Mammaglobin, a breast-specific gene, and its utility as a marker for breast cancer.

Abstract

The mammaglobin gene encodes a 10-kDa glycoprotein that is distantly related to a family of proteins that includes rat estramustine binding protein (EMBP)/prostatein and human Clara cell 10-kDa protein (CC10)/uteroglobin. Among normal adult tissues, mammaglobin mRNA expression has been detected only in the mammary gland. As an initial step to determine mammaglobin's clinical utility as a breast tumor marker, we evaluated the frequency and specificity with which mammaglobin expression could be detected in primary breast tumors, metastatic breast tumors, and breast tumor cells present in the peripheral circulation. Approximately 80% of all primary and metastatic breast tumors examined were strongly immunopositive for mammaglobin protein, and staining was independent of tumor grade. Among peripheral stem cell collections from breast cancer patients, mammaglobin mRNA could be detected in 60% of cases. Recent work has identified the secreted mammaglobin protein in the sera of some breast cancer patients using both Western blot and ELISA. This study demonstrates that the detection of mammaglobin protein and mRNA in clinical samples may be a useful marker for primary, metastatic, and occult breast cancer.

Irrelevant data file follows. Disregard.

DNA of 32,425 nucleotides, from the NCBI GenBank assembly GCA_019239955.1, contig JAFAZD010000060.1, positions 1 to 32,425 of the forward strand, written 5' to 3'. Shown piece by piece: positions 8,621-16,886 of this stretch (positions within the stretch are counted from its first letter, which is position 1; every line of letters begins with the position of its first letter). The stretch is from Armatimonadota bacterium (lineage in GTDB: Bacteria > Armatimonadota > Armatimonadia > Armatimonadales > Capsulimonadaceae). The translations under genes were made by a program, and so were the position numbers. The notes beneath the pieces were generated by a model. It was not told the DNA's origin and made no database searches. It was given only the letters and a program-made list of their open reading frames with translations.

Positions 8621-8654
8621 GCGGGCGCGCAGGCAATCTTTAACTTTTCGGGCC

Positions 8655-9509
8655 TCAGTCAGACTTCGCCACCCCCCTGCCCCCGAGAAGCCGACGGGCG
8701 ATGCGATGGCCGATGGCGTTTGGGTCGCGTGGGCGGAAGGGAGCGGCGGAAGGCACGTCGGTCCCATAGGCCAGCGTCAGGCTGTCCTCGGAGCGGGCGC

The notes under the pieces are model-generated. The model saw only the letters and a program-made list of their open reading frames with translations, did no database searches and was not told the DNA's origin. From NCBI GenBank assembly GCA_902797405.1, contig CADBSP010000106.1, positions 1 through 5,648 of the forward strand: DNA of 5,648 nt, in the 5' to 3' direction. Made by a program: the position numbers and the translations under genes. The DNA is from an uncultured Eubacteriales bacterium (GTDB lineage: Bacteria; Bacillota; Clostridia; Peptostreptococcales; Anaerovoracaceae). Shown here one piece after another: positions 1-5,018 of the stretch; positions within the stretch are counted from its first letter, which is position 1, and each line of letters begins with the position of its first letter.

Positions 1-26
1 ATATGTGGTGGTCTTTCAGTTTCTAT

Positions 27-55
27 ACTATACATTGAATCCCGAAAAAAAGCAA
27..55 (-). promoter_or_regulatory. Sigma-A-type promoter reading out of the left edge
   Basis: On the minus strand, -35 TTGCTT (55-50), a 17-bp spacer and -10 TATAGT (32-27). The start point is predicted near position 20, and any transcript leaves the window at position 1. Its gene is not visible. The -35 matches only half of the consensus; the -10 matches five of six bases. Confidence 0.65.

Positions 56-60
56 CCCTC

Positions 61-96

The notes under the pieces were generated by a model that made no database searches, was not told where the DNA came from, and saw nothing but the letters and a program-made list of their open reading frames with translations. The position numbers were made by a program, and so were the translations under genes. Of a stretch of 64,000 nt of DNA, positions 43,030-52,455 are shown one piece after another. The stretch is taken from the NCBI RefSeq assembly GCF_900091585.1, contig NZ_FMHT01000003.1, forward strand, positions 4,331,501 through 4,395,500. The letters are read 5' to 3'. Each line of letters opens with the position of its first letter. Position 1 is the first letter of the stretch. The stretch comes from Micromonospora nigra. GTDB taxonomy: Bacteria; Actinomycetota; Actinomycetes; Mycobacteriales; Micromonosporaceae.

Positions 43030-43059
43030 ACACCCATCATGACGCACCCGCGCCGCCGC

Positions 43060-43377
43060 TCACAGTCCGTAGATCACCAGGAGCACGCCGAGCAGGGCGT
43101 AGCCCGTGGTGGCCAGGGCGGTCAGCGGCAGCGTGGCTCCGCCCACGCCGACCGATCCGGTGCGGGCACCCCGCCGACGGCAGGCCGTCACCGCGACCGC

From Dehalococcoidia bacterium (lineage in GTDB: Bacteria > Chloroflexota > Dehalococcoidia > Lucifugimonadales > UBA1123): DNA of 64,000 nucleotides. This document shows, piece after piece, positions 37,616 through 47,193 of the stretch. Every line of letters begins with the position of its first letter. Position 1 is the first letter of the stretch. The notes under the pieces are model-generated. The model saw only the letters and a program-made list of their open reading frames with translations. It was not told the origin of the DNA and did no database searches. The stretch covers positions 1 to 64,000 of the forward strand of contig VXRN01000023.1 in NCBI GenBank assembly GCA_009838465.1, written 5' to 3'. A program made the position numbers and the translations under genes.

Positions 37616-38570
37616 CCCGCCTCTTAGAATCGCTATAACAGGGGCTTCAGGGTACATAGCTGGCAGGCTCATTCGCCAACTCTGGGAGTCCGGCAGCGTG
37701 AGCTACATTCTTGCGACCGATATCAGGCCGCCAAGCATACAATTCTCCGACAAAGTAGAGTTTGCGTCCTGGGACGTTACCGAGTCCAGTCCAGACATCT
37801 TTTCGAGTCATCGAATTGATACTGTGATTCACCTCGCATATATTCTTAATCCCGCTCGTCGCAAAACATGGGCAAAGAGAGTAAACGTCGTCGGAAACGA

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@article{Fleming2000MammaglobinAB, title={Mammaglobin, a breast-specific gene, and its utility as a marker for breast cancer.}, author={Timothy P. Fleming and Mark A. Watson}, journal={Annals of the New York Academy of Sciences}, year={2000}, volume={923}, pages={78-89} }